THE OBSERVER: Job seekers! How to get noticed by hiring managers and recruiters


David L. Reitman, Esq.
Phone: 914-693-9165

I never knew what I wanted to be when I grew up (still don’t!), so I took the LSATs, went to law school and became an attorney. I quickly realized I would have been a great lawyer if it wasn’t for all that darned fine print!



I’m guessing I’m not the only headhunter with thousands upon thousands of LinkedIn connections. Deciding to go through my list, I discovered that about half of them were not directly related to my legal and compliance practice. I had friends, family, all kinds of people who had asked me to connect, as well as candidates and hiring managers related to jobs I had worked on that were outside of my usual routine (legal, compliance, audit). In the course of culling my list, I began noticing that not all profiles are created equally. Scrolling down the list, I saw that some titles gave me all of the important information, while others left me in a cloud of confusion. 

 People have their reasons for doing what they do. Sometimes I get it, sometimes not so much. Why go to a party and not engage in conversation? Maybe you just want to sit on the sidelines and watch the parade. Perhaps you’re just shy. The same might be said for LinkedIn. It is primarily a business networking platform, so why would you not network? For many reasons, I suppose. Maybe you are not seeking work, but just want to read the feed or see who’s on the site. I’ll save those of you some time: this article is directly targeted to job seekers looking to gain the attention of hiring managers and recruiters. 

 The observations and advice presented here for free are similar to what LinkedIn experts (and there are many) charge $100+/hour for. So PAY ATTENTION! You might pick up some helpful tips. 


When you click on a profile, you will first see a picture (or an empty circle where a picture could be inserted). Some people prefer to not have a picture, presumably because they would like some degree of privacy, they are lazy, or maybe they simply don’t like the way they think they look. For those who do post a picture (and I heartily recommend that you do, as it can create a strong impression), remember- this is the first impression and it should be a good one. I know we live in a “business casual” world, but you should pick something to wear that is appropriate to the work environment you hope to be in. No torn shirts, sloppy, greasy hair, please. Smiling is optional, but I’ve seen pictures that would be more appropriate on a post office wall (“wanted for arson”). Good lighting is important; I’ve seen far too many shots where the facial image was almost completely shrouded in darkness. Some folks like to be a bit creative. I’ve seen lots of shots on the beach, on the boat, on the golf course, even in the bar. To each his own, but please think about the impression you are projecting. I also, bizarrely, (and predominantly with the younger crowd) see a lot of pictures with people holding coffee cups and phones (taking selfies or just lovingly staring at the screen). DON’T EVER DO THIS, PEOPLE! Starbucks does not need the free advertising. In my opinion, the best shot is a simple one with your face pointing directly at the camera, maybe at a slight angle. Never completely sideways (it strikes me as a bit mysterious). Finally, unless you literally just graduated high school or college, PLEASE LEAVE THE CAP AND GOWN OUT OF THE PICTURE! If you are currently working, why in the world would you want to give a potential employer the impression that you are still in, or just left, school? (Note to self: Calm Down, Dave).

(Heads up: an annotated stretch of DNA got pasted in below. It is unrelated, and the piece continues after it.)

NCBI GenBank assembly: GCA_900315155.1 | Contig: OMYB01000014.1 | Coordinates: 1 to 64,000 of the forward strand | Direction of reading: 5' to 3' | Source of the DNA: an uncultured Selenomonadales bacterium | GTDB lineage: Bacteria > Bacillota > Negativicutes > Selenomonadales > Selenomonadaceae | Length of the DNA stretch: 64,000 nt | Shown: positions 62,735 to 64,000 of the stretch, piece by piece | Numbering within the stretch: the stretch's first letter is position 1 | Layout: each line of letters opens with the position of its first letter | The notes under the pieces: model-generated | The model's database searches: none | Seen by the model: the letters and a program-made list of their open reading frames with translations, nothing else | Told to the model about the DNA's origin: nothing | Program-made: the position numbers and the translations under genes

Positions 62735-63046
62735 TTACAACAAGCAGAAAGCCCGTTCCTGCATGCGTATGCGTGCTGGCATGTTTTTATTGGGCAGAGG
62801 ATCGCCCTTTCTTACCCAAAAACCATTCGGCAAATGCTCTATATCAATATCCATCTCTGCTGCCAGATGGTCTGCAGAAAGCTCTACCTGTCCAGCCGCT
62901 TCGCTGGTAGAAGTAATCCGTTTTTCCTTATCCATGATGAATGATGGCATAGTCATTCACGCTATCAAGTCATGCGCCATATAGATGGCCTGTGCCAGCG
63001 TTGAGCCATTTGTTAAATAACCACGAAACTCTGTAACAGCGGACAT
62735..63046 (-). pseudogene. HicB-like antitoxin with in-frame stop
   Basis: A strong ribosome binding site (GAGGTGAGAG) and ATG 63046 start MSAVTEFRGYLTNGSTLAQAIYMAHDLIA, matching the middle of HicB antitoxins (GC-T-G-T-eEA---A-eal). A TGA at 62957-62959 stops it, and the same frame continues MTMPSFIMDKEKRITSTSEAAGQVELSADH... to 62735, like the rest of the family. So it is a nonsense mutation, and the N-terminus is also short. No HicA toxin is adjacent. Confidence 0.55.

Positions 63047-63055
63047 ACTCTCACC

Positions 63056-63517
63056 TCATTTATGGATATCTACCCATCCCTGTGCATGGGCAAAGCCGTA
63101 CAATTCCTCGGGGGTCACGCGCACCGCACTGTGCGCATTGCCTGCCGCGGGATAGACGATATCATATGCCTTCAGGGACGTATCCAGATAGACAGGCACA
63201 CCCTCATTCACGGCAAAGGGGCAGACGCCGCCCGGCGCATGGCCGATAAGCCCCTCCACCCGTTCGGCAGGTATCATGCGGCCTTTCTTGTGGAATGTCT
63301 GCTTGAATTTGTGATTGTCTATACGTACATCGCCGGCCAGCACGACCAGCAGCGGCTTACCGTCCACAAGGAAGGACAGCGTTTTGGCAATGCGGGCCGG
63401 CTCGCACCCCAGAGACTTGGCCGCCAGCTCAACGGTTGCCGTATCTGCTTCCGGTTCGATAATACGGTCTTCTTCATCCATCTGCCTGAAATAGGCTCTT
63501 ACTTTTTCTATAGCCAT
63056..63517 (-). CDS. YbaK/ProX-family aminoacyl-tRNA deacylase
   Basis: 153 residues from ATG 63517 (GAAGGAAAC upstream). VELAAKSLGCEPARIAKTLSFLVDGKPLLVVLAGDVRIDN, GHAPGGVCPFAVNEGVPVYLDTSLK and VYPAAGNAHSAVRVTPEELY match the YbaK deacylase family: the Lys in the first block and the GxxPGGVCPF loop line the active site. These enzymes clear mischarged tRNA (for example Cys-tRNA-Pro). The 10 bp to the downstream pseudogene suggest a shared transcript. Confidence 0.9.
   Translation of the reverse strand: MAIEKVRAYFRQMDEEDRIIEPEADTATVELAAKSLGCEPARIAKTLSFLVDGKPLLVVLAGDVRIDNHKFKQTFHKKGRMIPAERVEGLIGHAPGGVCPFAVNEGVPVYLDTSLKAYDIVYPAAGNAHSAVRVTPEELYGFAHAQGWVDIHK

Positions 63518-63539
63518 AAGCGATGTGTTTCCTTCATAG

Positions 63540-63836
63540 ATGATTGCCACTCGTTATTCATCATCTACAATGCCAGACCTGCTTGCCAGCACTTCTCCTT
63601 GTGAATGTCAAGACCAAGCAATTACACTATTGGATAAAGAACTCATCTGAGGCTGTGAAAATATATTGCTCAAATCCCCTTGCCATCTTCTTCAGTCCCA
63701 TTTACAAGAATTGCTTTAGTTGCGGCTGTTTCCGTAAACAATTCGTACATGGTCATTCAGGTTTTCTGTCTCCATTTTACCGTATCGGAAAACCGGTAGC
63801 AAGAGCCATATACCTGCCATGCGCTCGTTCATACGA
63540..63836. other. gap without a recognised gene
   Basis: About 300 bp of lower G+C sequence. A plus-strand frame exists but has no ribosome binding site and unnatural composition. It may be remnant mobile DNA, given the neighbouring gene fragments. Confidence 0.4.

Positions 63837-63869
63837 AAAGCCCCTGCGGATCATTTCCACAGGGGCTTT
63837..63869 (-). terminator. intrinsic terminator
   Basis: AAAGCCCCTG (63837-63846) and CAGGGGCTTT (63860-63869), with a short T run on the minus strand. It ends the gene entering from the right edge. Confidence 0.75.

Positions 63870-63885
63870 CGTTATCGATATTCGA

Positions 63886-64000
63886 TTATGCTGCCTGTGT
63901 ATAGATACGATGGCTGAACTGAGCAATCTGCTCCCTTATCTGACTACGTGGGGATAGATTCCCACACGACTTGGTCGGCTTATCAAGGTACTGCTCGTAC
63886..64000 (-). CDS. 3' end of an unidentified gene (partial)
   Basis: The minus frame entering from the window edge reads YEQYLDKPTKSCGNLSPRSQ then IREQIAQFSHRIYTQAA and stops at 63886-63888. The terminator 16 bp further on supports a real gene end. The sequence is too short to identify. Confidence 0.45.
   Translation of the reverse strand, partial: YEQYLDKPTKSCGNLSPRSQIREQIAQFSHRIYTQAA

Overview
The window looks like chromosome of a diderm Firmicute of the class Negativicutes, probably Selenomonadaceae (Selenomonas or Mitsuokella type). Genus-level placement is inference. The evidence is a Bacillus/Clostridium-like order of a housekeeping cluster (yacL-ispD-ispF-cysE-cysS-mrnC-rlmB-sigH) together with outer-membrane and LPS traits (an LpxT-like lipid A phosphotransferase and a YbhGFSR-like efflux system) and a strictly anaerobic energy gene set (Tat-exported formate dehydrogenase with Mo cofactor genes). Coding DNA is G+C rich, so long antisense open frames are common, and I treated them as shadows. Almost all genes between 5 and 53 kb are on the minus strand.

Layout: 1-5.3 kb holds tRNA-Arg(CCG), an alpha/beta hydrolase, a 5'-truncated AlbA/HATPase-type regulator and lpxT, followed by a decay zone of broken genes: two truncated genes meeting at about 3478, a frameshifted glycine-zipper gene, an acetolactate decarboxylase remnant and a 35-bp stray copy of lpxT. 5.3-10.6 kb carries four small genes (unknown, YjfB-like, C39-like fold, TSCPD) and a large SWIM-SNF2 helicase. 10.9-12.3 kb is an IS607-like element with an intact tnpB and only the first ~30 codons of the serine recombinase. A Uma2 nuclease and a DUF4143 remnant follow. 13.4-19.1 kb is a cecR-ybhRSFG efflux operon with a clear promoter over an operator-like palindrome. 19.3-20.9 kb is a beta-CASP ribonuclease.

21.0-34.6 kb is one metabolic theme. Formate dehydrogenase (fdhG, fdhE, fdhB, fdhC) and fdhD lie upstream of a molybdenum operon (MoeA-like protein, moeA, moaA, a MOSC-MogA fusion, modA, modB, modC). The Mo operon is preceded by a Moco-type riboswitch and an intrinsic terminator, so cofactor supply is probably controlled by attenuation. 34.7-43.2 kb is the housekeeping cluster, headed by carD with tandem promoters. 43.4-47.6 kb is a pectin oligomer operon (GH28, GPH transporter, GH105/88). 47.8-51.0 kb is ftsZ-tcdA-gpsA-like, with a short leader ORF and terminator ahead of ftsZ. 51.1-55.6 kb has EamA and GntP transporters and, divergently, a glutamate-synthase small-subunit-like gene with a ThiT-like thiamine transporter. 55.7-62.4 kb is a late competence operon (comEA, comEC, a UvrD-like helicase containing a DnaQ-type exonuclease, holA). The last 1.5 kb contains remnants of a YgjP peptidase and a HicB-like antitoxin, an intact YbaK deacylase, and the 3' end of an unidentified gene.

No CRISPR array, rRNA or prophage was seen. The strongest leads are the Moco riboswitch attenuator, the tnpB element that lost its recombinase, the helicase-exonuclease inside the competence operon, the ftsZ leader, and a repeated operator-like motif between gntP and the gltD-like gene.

Underneath your picture is where your name and title should be. I would suggest that if you go by “Kathy,” for example, then “Kathy” should be what you put on your profile (some folks like to say “Kathleen (Kathy)” to indicate that they enjoy being called by their diminutive name. This is fine. Sheldon (Bud) Kelly is fine. Generally, if you prefer to be called one thing or the other, put it out there.